I often heard from experts that "moduli spaces are Kahler". This sounds as a meta-theorem asserting that every time one defines reasonable moduli spaces, then there is a standard strategy to see (proof) if that space is Kahler or not.

I'm mainly interested in moduli spaces of geometric structures on surfaces: Teichmuller (ok, that's I know is Kahler), Moduli space of complex projective structures (is this space kahler? where can I find a reference?), et cetera...

Is there a standard (or not) reference for this kind of problems?


The corresponding Kahler metric is called "Weil-Petersson metric"; it is often constructed using infinite-dimensional determinants of the corresponding Laplace operators. The standard reference is a sequence of papers by Bismut-Gillet-Soule: J.Bismut, H.Gillet and C.Soule, Analytic torsion and holomorphic determinant bundles, I,II,III, Comm. Math Phys., 115, 1988, 49-78, 79-126, 301-351; see also http://arxiv.org/abs/math/0406408, http://arxiv.org/abs/math/0312172, Leon A. Takhtajan, Lee-Peng Teo, "Weil-Petersson metric on the universal Teichmuller space I, II".

  • $\begingroup$ Weil-Petersson metric is a canonical metric on moduli space of "stable" varieties. We need to have some notion of stability . For instanse mouli space of Kahler Einstein manifolds $\endgroup$ – user21574 Apr 24 '16 at 21:03

The Weil-Petersson metric is not complete metric in general but in the case of abelian varieties and $K3$ surfaces, the Weil-Petersson metric turns out to be equal to the Bergman metric of the Hermitian symmetric period domain, hence is in fact complete K\"ahler Einstein metric. Weil and Ahlfors showed that the Weil-Petersson metric is a Kahler metric and later Gang Tian gave a different proof for it also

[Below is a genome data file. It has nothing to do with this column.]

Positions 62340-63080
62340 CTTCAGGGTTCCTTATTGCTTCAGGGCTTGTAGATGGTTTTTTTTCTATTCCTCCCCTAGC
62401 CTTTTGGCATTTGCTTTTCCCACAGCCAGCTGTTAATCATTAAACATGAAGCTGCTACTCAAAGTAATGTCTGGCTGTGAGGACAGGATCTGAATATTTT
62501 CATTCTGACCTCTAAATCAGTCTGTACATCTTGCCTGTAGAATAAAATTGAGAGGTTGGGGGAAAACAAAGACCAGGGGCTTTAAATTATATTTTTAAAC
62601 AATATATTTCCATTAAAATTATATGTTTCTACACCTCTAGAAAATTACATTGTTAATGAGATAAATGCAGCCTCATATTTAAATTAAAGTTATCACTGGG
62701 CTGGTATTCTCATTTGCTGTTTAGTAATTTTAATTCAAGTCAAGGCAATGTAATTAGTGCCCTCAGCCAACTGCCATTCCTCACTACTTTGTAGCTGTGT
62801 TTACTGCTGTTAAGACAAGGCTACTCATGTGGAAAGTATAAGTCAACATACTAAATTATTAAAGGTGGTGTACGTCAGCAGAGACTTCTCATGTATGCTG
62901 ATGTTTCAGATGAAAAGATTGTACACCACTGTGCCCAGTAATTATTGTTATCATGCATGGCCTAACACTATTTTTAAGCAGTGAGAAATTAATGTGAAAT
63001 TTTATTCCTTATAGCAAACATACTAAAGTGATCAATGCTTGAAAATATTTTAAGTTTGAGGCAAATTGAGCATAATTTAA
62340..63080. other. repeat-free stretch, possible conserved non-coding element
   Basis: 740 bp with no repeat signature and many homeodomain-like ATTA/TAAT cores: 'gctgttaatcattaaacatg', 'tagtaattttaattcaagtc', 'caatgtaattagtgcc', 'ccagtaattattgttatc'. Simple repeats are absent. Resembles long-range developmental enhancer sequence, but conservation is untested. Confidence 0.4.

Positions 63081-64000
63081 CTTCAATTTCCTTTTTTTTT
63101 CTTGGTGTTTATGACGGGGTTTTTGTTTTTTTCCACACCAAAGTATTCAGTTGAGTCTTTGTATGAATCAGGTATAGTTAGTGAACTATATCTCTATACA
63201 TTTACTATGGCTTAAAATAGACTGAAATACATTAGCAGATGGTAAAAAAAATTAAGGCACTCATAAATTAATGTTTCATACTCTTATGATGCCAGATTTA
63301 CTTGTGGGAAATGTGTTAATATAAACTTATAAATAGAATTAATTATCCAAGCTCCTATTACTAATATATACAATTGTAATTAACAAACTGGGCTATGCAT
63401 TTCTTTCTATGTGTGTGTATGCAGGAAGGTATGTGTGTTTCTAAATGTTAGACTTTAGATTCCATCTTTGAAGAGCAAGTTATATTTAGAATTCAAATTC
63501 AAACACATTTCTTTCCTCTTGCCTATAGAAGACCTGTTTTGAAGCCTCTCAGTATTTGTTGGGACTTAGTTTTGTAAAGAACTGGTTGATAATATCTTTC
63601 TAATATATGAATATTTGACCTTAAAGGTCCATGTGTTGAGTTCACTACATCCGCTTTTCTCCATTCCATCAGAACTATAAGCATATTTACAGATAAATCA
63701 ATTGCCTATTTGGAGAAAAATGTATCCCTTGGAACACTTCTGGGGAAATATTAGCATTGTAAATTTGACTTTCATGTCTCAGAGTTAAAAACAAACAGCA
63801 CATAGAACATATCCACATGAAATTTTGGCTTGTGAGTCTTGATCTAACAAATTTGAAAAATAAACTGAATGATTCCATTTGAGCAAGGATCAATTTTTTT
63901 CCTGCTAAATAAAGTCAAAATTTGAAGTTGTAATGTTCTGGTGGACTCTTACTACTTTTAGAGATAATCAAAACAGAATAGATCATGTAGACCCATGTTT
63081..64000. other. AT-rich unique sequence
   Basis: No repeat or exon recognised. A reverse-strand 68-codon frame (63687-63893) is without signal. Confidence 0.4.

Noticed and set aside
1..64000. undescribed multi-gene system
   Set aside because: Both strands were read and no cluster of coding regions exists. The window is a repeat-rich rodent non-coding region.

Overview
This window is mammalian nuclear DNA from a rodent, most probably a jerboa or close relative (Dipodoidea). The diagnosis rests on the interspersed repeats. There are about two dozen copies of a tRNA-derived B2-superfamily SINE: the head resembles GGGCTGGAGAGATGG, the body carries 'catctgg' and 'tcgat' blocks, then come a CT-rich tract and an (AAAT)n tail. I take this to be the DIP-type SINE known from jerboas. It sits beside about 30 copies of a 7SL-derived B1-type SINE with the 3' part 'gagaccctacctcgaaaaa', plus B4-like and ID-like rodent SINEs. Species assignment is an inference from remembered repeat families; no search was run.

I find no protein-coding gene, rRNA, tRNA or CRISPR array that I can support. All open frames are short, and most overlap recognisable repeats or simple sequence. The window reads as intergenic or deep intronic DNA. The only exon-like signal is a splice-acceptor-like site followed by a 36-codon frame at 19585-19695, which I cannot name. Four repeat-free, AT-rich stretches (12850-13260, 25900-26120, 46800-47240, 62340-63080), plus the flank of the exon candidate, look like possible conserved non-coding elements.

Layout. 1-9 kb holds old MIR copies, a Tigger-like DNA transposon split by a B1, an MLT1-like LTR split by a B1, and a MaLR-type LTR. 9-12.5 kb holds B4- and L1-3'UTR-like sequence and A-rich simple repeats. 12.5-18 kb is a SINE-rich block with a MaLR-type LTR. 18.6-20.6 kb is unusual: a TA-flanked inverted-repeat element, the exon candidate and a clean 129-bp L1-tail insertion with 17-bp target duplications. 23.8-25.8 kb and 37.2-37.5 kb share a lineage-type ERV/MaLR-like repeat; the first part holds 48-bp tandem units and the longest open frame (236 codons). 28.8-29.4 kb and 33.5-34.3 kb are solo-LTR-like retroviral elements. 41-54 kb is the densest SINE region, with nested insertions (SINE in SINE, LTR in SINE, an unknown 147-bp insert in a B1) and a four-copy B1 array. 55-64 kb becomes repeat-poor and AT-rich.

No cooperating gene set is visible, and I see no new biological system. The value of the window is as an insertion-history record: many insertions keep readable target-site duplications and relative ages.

There is a belief due to Fujiki-Tian saying that a moduli space with canonical metric (K\"ahler Einstein metric, cscK,...)is likely to be quasi-projective.

Recently Chi Li http://arxiv.org/pdf/1502.06532.pdf prove that there is a canonical continuous Hermitian metric on the Tian's CM-line bundle over the proper moduli space $M$ of smoothable Kahler-Einstein Fano varieties. The curvature of this metric is the Weil-Petersson metric. Which Weil-Petersson metric is a Kahler metric

Let $\pi:X \to S$ be a projective family of canonically polarized varieties. Equip the relative canonical bundle $K_{X/S}$ with the hermitian metric that is induced by the fiberwise K\"ahler-Einstein metrics. The log Weil-Petersson form is equal, up to a numerical factor, to the fiber integral

$$\omega_{WP}=\int_{X_s}c_1\left(K_{X/S}\right)^{n+1}=\left(\int_{X_s}|A|_{\omega_s}^2\right)ds\wedge d\bar s$$

$A$ represents the Kodaira-Spencer class of the deformation,

There exists a Kahler metric on moduli space of Calabi-Yau varieties we call it again Weil Petersson metric and can be written as Ricci curvature of direct image of relative Line bundle.

Take holomorphic fiber space $\pi:X\to B$ and assume $\Psi_y$ be any local non-vanishing holomorphic section of Hermitian line bundle $\pi_*(K_{X/B}^l)$, then the Weil-Petersson (1,1)-form on a small ball $N_r(y)\subset B$ can be written as

$$\omega_{WP}=-\sqrt{-1}\partial_y\bar{\partial_y}\log \left((\sqrt{-1})^{n^2}\int_{X_y}(\Psi_y\wedge \overline{\Psi_y})^{\frac{1}{l}}\right)$$ Note that $\omega_{WP}$ is globally defined on $B$

Fujiki-Schumacher considered the moduli space of Kahler manifolds admitting constant scalar curvature Kahler (cscK) metrics. They proved that the natural Weil-Petersson metric is always Kahler by interpreting it as the Chern curvature of a determinant line bundle equipped with Quillen metric.


The moduli space of holomorphic normal projective connections is an affine space, or empty, as it is identified with the collection of all holomorphic 1-cocycles whose coboundary is a suitable ``traceless Atiyah class'' of the tangent bundle. The paper

Robert Molzon and Karen Pinney Mortensen, The Schwarzian derivative for maps between manifolds with complex projective connections, Trans. Amer. Math. Soc. 348 (1996), no. 8, 3015–3036. MR 1348154 (96j:32028) 27, 55

is perhaps the best introduction to the theory of complex projective connections. I don't know a good reference for the relation to the Atiyah class, though it appears somewhere in the work of Kobayashi. The moduli space of flat holomorphic projective connections on a compact complex manifold is a complex subvariety, not known to be smooth.

  • $\begingroup$ On Riemann surfaces, all holomorphic projective connections are normal and flat, hence the common confusion in the literature as to what the definition of ``projective structure'' is on higher dimensional manifolds. $\endgroup$ – Ben McKay Apr 25 '16 at 9:05

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